For the next few days, we are looking at the topic of revival out of the text above. As we noted yesterday there is a crying need for true revival in the Church today. And we must mark the difference between things often called revival, and revival as it is posited in the Word. It is no small problem that we often loosely employ terms so as to obscure them. We attach the word revival to evangelistic campaigns, special groups of meetings or even popular trends or movements in the Church. These all have their place, but have little or nothing to do with revival as it is described in the Bible. Revival in its strictest sense is the mercy and grace of God being poured out in an especial manner, so as to restore His people. It is a divine visitation that breathes the fresh life of Christ's presence into dry and arid souls, rendered parched and emaciated by spiritual compromise, and the resultant chastening hand of God. It is the Ark of the Covenant and the shekinah glory of God being brought back into the Holy of Holies.
There are few who would argue that there is a dreadful lack among us. Christianity is no longer a threat to worldly systems or philosophies. We have so watered down our doctrines, politicized our convictions and struggled for societal acceptance, that we represent little more than one of a myriad of alternatives. People no longer fear to join the Church because the sacred and the holy are all but gone from us. It is no longer a question of fallen men being for us or against us, they ignore us! They respond to our preaching and teaching with an apathetic tepidness that is commensurate with the spirit in which it is given. How many of us can lay claim to being "eaten up" by "the zeal of the Lord"? The spirit of sacrifice has been replaced by a fear of discomfort. Burning passion for Christ is looked upon as "new believer's disease". Where are compassion for the lost, insatiable hunger for the Word, the needful compulsion to worship, or genuine brokenness over sin? We give lip service to the authority of The Word, but ignore its sufficiency in practice. More often than not we pray out of habit, ritual, guilt or because we "should" - if at all. Truth no longer stirs, warms or inflames our hearts. So we stir, warm and inflame the senses in an effort to mask the emptiness. O God, our God, dear God - give us revival!
So it is then that we see the very first element of true revival - it is that which belongs to "my people, who are called by my name". It is not a move from the outside, it is God reclaiming and restoring from the inside. It is not God dealing with lost souls, but lost children. It is, in its very first motions, the prodigal coming "to his senses" - to himself. It is a lifting up of the eyes from a far off place, in the waste and poverty of God's endowments recklessly squandered. It is a heart that begins to long for home, and the face of the Father again. It is the ache of spiritual decline that at last awakens the compromise dulled mind with the shock of where we've come. O God, our God, precious God - give us revival!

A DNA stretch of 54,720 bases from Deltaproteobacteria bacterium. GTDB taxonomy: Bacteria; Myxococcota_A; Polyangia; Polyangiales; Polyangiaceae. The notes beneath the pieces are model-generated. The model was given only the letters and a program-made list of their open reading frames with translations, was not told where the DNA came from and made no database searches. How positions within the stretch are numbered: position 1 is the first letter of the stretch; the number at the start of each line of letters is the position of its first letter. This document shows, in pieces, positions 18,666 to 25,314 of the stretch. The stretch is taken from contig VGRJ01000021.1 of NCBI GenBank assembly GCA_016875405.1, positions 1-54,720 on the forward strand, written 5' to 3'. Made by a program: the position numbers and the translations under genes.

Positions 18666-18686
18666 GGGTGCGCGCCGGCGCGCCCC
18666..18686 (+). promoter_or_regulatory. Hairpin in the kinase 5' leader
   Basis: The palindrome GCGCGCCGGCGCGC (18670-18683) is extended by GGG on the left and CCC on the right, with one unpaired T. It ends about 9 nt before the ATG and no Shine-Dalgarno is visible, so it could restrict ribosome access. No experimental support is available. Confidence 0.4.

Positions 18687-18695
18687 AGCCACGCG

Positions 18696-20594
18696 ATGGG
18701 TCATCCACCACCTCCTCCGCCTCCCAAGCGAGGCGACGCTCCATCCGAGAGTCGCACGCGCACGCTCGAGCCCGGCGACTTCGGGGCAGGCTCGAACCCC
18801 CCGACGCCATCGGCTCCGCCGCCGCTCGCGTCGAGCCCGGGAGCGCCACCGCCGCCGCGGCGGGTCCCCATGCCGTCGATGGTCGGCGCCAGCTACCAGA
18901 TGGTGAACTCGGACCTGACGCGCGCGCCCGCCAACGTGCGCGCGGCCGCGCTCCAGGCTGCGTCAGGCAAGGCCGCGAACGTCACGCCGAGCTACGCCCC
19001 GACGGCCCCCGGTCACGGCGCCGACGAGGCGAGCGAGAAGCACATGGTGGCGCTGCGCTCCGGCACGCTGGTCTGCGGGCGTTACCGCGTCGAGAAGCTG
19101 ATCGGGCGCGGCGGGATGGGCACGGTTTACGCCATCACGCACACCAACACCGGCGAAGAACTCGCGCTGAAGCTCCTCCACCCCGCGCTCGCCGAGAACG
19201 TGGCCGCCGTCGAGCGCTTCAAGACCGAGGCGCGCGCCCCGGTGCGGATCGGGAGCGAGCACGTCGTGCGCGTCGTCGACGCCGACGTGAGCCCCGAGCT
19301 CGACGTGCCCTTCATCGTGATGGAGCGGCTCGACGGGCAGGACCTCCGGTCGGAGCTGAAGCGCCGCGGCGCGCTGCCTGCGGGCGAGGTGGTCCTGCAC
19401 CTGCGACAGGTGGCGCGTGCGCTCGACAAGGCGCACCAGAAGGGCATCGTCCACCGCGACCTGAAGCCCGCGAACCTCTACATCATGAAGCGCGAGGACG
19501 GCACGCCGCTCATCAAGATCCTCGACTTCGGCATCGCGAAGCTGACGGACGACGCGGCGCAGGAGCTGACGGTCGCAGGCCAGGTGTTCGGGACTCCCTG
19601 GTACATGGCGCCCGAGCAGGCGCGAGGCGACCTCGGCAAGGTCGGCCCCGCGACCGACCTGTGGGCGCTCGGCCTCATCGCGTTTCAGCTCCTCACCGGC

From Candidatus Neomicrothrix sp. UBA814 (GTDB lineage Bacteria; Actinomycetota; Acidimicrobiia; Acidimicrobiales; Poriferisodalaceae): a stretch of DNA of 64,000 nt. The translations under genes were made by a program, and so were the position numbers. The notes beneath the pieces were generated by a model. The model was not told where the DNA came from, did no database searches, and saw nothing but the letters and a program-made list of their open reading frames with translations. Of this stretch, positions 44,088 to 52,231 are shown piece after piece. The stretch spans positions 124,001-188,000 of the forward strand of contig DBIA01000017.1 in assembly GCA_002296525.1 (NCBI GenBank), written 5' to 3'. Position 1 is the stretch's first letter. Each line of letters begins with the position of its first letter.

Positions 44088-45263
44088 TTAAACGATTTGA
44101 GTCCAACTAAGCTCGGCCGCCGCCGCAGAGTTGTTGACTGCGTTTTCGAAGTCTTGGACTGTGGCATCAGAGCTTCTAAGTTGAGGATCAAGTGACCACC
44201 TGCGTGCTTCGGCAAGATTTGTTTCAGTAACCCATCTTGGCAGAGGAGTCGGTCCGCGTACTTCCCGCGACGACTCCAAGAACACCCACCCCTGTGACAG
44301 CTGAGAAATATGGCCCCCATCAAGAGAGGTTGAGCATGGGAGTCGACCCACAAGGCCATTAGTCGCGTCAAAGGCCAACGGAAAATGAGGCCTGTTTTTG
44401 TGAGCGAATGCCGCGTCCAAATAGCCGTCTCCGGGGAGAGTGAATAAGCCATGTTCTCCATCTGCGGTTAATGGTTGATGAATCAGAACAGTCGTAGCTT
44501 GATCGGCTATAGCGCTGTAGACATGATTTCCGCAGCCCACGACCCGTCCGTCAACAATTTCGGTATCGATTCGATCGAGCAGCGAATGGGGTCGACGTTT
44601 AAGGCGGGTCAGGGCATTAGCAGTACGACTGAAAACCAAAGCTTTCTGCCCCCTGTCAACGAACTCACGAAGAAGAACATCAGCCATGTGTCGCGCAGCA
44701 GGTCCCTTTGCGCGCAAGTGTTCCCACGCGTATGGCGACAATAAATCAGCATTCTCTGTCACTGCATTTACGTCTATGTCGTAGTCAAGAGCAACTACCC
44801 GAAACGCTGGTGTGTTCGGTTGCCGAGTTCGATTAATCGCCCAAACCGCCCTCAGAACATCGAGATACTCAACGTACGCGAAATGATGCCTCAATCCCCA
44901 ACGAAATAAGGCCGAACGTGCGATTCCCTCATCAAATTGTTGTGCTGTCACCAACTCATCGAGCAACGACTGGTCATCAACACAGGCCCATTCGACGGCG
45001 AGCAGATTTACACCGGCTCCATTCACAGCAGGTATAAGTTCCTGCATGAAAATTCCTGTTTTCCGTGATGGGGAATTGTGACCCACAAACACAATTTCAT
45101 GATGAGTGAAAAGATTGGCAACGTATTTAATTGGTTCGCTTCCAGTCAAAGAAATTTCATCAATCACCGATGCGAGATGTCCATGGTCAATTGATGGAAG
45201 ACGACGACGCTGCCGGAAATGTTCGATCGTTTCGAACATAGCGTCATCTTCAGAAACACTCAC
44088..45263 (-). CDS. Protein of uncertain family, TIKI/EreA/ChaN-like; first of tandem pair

Father - our hearts awake to thee once more. We look down to see ourselves mired and covered in the muck and filth of our own undoing. We have thrown off your sweet yoke, to be bound in chains of sin. We have taken all your treasures and spent them on ourselves. We are cold, and filthy - naked and hungry. We are so very far from you. It has been so long since we've heard the music of your voice, the gentle weight of your hand on our shoulders. O for the smell of your robes when we used to embrace. For the laughter in your smile, the assurance of your presence, the quiet and safety of our own beds, in our own rooms, in your house. O Father - dear Father, we long for thee once more. We seek no more an identity of our own - we come to ourselves, and we are yours. Father, we want to come home.
This is the beginning of revival.
----------------- Day 3 --------------------------
We are continuing to look at the topic of revival from our text. We have seen first of all that revival is a work of God among His own people, the Church. "If MY people" reads the text. And we have noted that it is needed whenever the Church lapses from its fidelity to Christ. Such revival may be personal, within a small group or local congregation, regional, national or global. Whenever and wherever God's people have become lukewarm. When we cease to be cold and hard against sin, and lose the searing heat of passionate hearts inflamed after Christ. When in such tepidness we become so distasteful to our God and King that we are dangerously near being "spit out of [His] mouth" (Rev. 3:16). This then is when the Church must begin to make its application to Him. To seek Him out. To press into Heaven's gates that we might know the breath of God upon us afresh.